• Evidence is data – including facts, statistics, experts testimonials
    • Motivational appeals are arguments to the values and attitudes of the audience
    • ‘ Motivational’ as a word implies movement of an audience to accept an idea and take action
  • 12.
    • The Warrant:
    • The assumption that underlies all claims we make
    • Can be stated or unstated, if the arguer believes the audience backs the assumption
    • Can be stated for a doubting audience
    • The ‘Warrant’ enables the reader to make the same connection between claim and support as the author.
    The Warrant
  • 13. Warrant ( unstated) - example 1
    • Claim: Adoption of a healthier diet leads to healthier and longer life.
    • Support: The authors of becoming a healthy family say so.
    • Warrant: Unstated because.....
    • The authors are published experts which presupposes their opinion is tested and valid, and reliable sources of information
  • 14. Warrant ( stated ) – Example 2
    • Claim: Laws making marijuana illegal should be repealed
    • Support: People should have the right to use any substance they wish
    • Warrant: No Laws should prevent citizens from exercising their rights 
    • The warrant here is stated because it appeals to ethical and legal issue/ values implicit in Western Society. It also clearly links the warrant with the claim by using the topic word ‘laws’.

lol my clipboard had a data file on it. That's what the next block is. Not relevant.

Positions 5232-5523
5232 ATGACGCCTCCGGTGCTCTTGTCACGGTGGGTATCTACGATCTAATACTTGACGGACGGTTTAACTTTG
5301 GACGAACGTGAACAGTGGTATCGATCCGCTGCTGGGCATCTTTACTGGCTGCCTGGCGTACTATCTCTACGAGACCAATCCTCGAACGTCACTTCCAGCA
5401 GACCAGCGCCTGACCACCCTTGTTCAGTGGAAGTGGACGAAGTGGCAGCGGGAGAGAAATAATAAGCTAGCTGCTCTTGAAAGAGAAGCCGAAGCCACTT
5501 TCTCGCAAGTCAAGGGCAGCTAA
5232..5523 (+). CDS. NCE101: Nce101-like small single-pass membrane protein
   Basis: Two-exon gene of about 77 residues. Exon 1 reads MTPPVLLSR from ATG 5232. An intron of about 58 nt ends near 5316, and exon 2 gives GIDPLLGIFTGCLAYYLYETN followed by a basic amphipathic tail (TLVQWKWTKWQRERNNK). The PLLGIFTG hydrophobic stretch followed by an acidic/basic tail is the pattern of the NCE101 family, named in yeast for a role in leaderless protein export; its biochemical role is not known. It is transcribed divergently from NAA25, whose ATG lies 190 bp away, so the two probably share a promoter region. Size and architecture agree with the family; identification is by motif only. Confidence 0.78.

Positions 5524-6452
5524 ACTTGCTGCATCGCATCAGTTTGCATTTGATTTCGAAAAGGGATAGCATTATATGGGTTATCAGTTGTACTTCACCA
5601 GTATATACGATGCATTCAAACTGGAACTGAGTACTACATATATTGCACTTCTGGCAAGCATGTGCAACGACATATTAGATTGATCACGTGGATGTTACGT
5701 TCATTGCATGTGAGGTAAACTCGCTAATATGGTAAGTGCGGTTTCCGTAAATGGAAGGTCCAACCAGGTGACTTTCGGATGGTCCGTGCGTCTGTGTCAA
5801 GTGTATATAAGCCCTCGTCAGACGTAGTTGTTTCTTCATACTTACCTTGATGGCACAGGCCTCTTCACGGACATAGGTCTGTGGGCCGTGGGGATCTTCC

• 15. Warrants can be broad statements
    • Note: The warrants are in many cases more broader statements of belief than the claim.
    • i.e. they can be used to support many different claims.
    • e.g. Warrant: “No Laws should prevent citizens from exercising their rights” can be used to justify claims against many laws
  • 16. The Audience
    • All arguments are composed with the audience in mind
    • Often an argument is made in response to another writer or speaker whose claims needs to be supported or opposed
    • Writers of arguments should always anticipate a disagreeing reader.
  • 17. Authors audience question check list
    • Self- check questions about the audience for the writer
    • Why/ Has this audience requested this report?
    • What do they want to get out of it?
    • How much do they already know about the subject?
    • Are they divided or agreed on the subject?
    • What is their emotional involvement with the issues?
  • 18. Importance of Credibility
    • Credibility - the key issue in winning over an audience